January 28, 2010: Last weekend KoMarketing Associates was a small business sponsor for WordCamp Boston, a one-day conference where “almost 500 WordPress Beginners, Enthusiasts, Developers, Designers, Users and Volunteers came together…for a day of learning and community.”
This was my first WordCamp (which are informal, community-organized events that allow WordPress users and developers to meet and collaborate) and it was a great experience. WordCamps are held across the globe, and many of the people I talked to had been to several in the past.
My understanding was that the conference sold out weeks before the date of the event and after attending I understand why. Here are five reasons I’d recommend attending WordCamp Boston in 2011, or an upcoming WordCamp near your community.
- The Range of Sessions
WordCamp Boston sessions were structured in a way that users from all experience levels and objectives could find value. There were beginner sessions for new users, sessions on marketing and business strategy, and more advanced developer sessions for those heavily entrenched in development.
The keynote discussion with Doc Searls and David Weinberger (Cluetrain Manifesto) brought out thought-provoking considerations. Wrapping up the day with the Ignite sessions was an excellent idea, with a lot of good information in quick bursts of time. In my experience, it is rare that one finds that much depth in a conference program.
- The Atmosphere
The laid back atmosphere was fantastic and I was enhanced by being held at the Microsoft NERD Center. From the traditional conference room environment to being able to sit on the steps of the 10th floor staircase to listen to a speaker, the event spanned four floors with a different experience on each floor.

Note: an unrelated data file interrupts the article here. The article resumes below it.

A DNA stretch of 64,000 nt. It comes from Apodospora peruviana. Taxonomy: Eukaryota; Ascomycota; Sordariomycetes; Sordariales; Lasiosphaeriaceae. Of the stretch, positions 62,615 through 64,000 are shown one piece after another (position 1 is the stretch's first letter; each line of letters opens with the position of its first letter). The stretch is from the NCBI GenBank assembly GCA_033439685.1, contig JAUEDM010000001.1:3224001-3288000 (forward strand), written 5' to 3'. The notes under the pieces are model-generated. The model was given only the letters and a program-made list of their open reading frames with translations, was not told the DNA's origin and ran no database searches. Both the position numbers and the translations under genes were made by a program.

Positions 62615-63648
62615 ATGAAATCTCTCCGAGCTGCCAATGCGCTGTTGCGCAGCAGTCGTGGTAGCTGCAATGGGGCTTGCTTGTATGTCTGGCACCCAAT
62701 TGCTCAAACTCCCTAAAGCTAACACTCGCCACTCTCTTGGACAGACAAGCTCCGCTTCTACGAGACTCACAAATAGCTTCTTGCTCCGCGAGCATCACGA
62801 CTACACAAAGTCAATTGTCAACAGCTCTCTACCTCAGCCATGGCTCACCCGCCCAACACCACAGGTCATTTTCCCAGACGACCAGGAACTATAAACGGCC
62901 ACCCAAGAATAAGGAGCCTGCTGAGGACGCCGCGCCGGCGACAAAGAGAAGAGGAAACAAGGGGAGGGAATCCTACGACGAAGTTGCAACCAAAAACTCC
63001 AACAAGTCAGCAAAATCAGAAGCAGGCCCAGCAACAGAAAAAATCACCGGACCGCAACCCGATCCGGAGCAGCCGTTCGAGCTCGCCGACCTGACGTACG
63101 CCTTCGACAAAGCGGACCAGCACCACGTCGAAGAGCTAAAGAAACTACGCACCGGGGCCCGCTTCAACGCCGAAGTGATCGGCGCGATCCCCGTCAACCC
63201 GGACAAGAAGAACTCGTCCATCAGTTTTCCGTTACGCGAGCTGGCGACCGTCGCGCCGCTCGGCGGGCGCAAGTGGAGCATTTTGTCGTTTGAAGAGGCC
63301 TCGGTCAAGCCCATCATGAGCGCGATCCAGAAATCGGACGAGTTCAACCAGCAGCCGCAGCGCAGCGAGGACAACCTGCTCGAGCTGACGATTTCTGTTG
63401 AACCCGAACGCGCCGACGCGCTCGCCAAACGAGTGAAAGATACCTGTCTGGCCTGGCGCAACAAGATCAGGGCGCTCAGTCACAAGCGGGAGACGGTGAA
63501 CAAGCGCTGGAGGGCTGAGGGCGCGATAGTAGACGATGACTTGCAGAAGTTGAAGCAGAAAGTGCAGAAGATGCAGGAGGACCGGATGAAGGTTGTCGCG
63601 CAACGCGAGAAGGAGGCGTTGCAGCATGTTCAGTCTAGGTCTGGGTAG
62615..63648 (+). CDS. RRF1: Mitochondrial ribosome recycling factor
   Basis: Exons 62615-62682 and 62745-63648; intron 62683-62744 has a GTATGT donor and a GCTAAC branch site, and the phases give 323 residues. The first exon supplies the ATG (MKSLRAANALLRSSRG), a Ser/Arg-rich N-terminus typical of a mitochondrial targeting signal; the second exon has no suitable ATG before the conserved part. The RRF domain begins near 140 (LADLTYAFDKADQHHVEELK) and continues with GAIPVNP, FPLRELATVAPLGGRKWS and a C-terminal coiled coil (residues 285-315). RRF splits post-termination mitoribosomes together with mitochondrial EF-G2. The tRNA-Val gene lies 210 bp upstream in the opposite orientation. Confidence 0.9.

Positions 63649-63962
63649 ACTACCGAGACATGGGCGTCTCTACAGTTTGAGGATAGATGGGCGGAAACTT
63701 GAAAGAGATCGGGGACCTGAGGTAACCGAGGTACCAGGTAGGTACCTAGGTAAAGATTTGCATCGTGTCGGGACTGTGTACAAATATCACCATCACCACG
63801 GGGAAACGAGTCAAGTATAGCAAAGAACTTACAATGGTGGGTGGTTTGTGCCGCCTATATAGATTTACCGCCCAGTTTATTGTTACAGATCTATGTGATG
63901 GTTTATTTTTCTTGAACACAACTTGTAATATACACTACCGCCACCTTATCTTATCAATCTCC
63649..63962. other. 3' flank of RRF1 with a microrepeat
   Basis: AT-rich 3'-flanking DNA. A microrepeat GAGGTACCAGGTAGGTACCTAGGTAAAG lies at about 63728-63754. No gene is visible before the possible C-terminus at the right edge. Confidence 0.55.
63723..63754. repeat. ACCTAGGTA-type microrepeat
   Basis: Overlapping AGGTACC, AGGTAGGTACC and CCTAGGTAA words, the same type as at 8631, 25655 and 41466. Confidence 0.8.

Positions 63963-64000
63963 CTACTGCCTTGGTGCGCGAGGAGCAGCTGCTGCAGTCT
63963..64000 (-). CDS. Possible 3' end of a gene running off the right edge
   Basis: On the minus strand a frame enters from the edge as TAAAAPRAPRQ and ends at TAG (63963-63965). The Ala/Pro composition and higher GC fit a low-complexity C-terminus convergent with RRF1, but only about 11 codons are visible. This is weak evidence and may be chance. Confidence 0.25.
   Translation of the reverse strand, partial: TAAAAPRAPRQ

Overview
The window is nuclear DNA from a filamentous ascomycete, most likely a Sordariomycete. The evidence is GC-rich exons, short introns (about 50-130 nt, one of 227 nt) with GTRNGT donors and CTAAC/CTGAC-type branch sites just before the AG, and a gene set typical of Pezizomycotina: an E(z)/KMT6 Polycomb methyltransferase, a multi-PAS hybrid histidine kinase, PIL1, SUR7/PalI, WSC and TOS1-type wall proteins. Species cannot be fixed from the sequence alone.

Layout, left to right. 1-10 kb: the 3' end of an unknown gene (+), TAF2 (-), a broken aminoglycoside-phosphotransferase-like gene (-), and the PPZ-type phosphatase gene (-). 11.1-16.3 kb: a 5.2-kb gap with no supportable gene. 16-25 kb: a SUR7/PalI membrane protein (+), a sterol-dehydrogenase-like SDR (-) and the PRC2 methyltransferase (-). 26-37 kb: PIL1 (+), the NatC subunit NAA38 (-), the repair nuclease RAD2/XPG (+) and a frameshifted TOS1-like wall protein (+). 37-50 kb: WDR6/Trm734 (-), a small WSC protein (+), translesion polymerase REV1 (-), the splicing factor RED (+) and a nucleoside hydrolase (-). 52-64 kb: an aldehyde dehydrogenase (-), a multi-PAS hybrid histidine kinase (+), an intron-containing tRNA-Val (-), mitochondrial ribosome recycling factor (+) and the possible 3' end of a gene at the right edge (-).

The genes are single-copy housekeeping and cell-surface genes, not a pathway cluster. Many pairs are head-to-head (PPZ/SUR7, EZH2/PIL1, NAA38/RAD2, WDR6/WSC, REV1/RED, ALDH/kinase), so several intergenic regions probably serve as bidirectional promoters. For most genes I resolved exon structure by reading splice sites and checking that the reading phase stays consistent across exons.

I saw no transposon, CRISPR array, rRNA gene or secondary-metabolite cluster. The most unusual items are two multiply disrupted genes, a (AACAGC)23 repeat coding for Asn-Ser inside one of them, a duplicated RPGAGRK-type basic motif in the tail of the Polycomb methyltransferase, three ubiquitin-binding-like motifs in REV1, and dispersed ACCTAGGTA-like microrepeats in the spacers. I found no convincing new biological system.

Conference layout can certainly play a role in being able to comfortably approach a new person or exchange ideas and the session outline and physical layout of the NERD Center made it that much easier.
- The Networking Opportunity
I spent my morning helping people in the Genius Bar (where WordPress users could go to get help from others) and the afternoon collaborating at the “unconference” (a set of sessions proposed and voted on for presentation that day) and in the developer track.
During that time I had the opportunity to meet a range of talented people, including developers, team members from Automattic, theme designers, and small business owners. One thing I left the conference realizing is that in many respects, I’ve only touched the surface as to what WordPress can really do.
- The Price
There’s really not much to say here other than at a $30 admission price the conference was a steal; I would have paid at least three times that (and we did by sponsoring) and will definitely consider some level of sponsorship in 2011 as well. Even someone just remotely interested in WordPress as a platform would fine value at such a low financial investment.
- The Ability to Give Back
My last reason is certainly more personal but in my opinion, being able to give back to the WordPress community – either through the small donation of money or in the opportunity to share experiences with others was important.
I’ve used WordPress on dozens, if not close to a hundred different sites and the only real cost to me has been my time in learning. This was a great opportunity to give a little back by helping out and still be able to get more back in information and networking opportunities.
So those are my five reasons one should consider attending WordCamp Boston when it makes its way back next year or seriously looking into attending another WordCamp coming up. Special thanks to Amanda Blum, Kurt Eng, and Michael Erlewine for letting KoMarketing Associates be a part of the event. Looking forward to next year’s conference 🙂
Additional WordCamp Boston Reviews & Recaps
- My Favorite WordCamp Boston Presentations
- Review: WordCamp Boston, 2010
- Wordcamp Boston 2010 Review
- WordCamp Boston. Socially Conscious Blogging Community
- WordCamp Boston 2010 #wcbos
- WordCamp Boston 2010: Recap
- My Experience As A Volunteer At Wordcamp Boston (with Session Slides)